OECD Economic Surveys: France 2009
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OECD Economic Surveys: France 2009

The French economy has not escaped the severe recession gripping all developed countries, but it should be less deep than elsewhere due to powerful automatic stabilisers. Nevertheless, the crisis will leave public finances in a serious condition. This 2009 edition of OECD's periodic survey of the French economy includes chapters covering coping with recession, labour market reforms, restoring French competitiveness, and strengthening competition.
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Strengthening competition to boost efficiency and employment You do not have access to this content

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OECD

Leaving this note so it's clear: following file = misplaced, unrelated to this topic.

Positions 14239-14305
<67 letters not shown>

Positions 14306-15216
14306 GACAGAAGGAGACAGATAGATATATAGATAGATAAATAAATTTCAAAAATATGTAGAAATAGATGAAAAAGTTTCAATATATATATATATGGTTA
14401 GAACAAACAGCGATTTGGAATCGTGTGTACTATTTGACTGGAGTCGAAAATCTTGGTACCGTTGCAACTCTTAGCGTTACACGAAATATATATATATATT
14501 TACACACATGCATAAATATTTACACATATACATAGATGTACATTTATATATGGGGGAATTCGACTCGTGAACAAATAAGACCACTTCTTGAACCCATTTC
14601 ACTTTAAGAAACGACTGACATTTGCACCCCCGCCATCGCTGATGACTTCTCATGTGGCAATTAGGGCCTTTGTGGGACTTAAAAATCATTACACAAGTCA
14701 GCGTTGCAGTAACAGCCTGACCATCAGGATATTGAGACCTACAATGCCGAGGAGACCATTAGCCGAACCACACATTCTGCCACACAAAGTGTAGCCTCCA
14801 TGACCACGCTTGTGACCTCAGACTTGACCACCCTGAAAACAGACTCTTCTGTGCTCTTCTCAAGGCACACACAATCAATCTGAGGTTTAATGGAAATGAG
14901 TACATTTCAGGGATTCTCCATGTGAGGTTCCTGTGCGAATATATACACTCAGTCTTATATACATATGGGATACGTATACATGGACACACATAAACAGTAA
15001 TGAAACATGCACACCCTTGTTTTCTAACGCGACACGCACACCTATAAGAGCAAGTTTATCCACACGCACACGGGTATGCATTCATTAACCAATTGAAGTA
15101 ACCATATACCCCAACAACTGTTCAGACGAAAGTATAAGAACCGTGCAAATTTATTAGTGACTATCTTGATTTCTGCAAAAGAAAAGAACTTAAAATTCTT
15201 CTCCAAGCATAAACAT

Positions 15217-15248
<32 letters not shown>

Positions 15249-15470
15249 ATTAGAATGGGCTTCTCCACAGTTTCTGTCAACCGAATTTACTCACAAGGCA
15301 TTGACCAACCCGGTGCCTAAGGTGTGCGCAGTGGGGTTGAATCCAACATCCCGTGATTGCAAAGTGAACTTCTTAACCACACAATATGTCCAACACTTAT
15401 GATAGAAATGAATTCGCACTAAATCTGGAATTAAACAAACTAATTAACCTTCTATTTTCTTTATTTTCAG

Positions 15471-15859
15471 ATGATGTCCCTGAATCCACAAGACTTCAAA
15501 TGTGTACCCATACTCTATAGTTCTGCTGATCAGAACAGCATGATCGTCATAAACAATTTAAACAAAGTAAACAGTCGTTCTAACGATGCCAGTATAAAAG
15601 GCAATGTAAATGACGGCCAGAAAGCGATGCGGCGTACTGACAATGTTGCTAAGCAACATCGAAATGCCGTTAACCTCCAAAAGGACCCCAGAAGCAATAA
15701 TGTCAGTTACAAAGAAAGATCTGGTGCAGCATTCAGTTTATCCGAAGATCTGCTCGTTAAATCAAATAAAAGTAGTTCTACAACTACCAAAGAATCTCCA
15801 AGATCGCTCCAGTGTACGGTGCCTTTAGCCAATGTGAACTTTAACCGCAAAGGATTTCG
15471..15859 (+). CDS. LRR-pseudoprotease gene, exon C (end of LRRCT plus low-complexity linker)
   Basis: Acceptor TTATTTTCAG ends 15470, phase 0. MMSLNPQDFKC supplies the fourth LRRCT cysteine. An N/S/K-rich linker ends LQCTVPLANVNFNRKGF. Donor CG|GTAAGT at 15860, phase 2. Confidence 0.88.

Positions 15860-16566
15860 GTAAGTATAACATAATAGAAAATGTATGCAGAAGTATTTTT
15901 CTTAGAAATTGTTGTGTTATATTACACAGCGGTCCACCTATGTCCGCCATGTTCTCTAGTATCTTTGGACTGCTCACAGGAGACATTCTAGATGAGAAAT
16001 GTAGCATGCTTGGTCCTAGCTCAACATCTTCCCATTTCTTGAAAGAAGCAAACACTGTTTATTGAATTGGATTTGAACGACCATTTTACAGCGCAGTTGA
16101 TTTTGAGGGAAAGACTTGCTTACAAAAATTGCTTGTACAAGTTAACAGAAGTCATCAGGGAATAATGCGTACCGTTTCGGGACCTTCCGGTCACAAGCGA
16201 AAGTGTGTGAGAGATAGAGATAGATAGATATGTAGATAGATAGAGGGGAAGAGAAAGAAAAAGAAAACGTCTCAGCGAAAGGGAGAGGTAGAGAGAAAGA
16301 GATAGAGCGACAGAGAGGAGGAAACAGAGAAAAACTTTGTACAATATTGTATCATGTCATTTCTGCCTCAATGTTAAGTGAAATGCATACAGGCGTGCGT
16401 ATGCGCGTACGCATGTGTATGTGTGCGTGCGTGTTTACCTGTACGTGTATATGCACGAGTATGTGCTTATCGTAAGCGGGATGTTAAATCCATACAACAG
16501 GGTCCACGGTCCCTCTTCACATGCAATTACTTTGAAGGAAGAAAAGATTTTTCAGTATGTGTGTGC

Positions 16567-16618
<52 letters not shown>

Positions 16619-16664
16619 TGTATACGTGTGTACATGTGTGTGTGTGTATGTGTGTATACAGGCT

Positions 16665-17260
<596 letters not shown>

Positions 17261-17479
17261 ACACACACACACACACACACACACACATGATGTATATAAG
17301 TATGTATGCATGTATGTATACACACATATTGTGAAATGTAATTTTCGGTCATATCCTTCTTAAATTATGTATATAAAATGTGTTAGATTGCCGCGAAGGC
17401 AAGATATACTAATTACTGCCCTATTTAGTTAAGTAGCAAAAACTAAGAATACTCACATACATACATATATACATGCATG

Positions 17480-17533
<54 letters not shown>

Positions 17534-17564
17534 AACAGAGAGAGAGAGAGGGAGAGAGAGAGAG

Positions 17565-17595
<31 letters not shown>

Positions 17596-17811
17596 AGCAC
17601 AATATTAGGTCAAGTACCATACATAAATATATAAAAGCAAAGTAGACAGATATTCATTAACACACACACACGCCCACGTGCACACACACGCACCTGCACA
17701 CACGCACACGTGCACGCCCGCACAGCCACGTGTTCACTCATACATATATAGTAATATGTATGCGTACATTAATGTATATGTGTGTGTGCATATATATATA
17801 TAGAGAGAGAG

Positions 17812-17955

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Despite the great progress France has made in opening its markets for goods and services, and in strengthening the overall framework for competition, there are still regulatory barriers to entry in many sectors, particularly in retail trade and various professional services. This chapter traces the most significant changes that have been made in competition policy in recent years, and looks at the main challenges. In terms of the competition framework, an important step was taken with the creation of a new Competition Authority, which now exercises substantial powers that were previously in the hands of the Ministry of the Economy. In the retail trade sector, the amendments to the Economic Modernisation Act have moved further along the path of reform that began some years ago, without lifting the prohibition on resale below cost (RBC), but easing the conditions of negotiation between suppliers and retailers. While these changes should help lessen upward pressure on prices, particularly for "brand name" products, it would be necessary to repeal the Royer-Raffarin laws on commercial zoning to encourage the development of large retail outlets while ensuring greater competition in the many areas where largescale retailers are concentrated. Moreover, there are relatively high regulatory barriers to entry in many professional services, including legal services and healthcare. OECD indicators show that the restrictive nature of regulation in certain professions varies greatly from country to country and suggest that French entry barriers and restrictions on practice in many cases exceed what is necessary for adequate consumer protection. In the case of telecommunications, one of the main challenges for government is to promote broader access to high-speed Internet service through prompt deployment of a fibre optics network, while at the same time trying to repeat the successful development of ADSL in terms of competition and investment. Finally, the emergence of real competition in the retail market for gas and electricity is constrained by several obstacles, the most important of which is the presence of regulated prices along with market prices. 
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